6471 Camden College Corner Road
College Corner

, OH

The Hopewell Associate Reformed Church and Cemetery, now known as Historic Hopewell, was founded in 1808 in a log building that was replaced in 1826 with the present building. It was built by the area’s first settlers, mainly Scotch-Irish who left Kentucky and South Carolina because of their opposition to slavery. The church encouraged worship by African Americans and played an important role in the Underground Railroad. It became the parent church for four “Daughter” Presbyterian congregations: Fairhaven in 1835, Oxford in 1837, College Corner in 1849, and Morning Sun in 1876. Reverend Alexander Porter, the first pastor, was committed to education and constructed a school near the Hopewell Spring that still produces clear water. “Old Hopewell” was completely refurbished in 1880, but by 1915 the membership declined and regular services discontinued. Today Hopewell holds Sunday services in the summer and is maintained by a generous and devoted group of volunteers.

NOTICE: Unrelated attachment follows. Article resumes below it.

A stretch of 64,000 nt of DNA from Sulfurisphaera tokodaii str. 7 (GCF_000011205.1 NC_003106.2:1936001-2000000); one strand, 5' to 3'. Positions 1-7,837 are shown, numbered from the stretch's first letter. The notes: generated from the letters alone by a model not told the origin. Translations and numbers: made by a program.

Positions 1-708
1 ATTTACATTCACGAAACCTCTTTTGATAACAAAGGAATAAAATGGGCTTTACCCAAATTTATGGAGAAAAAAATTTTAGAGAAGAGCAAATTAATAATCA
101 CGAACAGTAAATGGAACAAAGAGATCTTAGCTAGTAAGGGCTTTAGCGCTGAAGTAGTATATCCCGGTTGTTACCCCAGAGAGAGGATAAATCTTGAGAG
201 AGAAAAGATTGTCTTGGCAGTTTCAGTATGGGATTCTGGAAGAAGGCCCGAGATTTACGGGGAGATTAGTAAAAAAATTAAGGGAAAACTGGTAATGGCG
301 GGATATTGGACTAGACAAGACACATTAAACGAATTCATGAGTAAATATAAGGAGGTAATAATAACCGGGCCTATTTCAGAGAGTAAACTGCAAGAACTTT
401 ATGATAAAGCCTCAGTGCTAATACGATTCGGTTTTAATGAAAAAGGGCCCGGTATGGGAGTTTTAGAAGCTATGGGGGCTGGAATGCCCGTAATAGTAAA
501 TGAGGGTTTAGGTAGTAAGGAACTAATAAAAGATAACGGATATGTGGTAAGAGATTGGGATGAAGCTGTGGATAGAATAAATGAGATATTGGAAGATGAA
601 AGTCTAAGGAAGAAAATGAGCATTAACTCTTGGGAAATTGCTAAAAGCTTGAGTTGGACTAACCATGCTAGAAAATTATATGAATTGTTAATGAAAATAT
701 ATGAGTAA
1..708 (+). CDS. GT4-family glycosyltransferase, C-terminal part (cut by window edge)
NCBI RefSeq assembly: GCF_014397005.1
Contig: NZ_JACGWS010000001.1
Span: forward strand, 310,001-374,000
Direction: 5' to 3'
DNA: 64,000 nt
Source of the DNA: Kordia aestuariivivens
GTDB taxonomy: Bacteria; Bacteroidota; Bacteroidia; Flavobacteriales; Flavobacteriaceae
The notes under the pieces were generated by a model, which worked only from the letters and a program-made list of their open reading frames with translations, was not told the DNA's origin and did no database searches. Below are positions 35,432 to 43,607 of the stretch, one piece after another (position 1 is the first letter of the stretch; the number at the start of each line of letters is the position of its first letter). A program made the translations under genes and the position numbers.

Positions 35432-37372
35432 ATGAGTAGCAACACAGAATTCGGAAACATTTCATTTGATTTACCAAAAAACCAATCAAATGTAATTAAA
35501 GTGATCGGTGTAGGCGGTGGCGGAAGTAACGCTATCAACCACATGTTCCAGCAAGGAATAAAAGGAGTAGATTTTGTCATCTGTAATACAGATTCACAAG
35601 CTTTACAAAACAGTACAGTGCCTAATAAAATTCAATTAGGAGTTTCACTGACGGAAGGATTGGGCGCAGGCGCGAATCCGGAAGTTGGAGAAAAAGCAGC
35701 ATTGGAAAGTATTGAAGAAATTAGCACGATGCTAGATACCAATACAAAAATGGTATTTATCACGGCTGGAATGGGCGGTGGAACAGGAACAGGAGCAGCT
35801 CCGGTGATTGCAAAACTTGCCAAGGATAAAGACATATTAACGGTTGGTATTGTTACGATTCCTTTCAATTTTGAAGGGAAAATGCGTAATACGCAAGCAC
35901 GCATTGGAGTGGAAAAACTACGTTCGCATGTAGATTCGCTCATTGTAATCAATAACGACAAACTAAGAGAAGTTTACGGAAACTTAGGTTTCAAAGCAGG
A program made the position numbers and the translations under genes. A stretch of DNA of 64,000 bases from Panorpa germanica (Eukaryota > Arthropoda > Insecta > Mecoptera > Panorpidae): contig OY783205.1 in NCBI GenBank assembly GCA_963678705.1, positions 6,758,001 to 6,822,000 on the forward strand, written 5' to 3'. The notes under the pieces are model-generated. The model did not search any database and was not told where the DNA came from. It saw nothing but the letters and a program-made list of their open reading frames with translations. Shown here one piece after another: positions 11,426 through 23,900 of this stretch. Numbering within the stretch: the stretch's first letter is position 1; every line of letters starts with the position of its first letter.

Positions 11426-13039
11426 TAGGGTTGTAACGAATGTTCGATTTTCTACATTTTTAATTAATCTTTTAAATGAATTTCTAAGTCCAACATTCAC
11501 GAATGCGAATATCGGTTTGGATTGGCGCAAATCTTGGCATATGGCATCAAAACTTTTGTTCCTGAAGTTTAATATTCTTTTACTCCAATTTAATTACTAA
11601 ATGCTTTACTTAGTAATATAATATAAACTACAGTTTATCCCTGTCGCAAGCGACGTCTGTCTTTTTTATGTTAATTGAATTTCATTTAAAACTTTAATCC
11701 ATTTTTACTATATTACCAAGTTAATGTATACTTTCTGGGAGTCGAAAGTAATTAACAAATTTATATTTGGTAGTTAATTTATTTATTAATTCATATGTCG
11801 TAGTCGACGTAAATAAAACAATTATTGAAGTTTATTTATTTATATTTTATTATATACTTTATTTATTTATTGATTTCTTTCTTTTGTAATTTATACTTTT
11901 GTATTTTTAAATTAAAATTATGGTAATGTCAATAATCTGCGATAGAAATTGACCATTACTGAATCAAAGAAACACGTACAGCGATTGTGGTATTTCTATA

115 East Broadway
Granville

, OH

Built by William Stedman in 1816 of local stone, this building served as the Bank of the Alexandrian Society, which printed its own currency. The bank failed in 1817 and 1837. This building has also been used as a store, post office, and interurban railway depot. It was enlarged and opened as a museum during Granville’s Sesquicentennial Celebration in 1955, and was listed on the National Register of Historic Places as part of the Granville Historic District in 1980.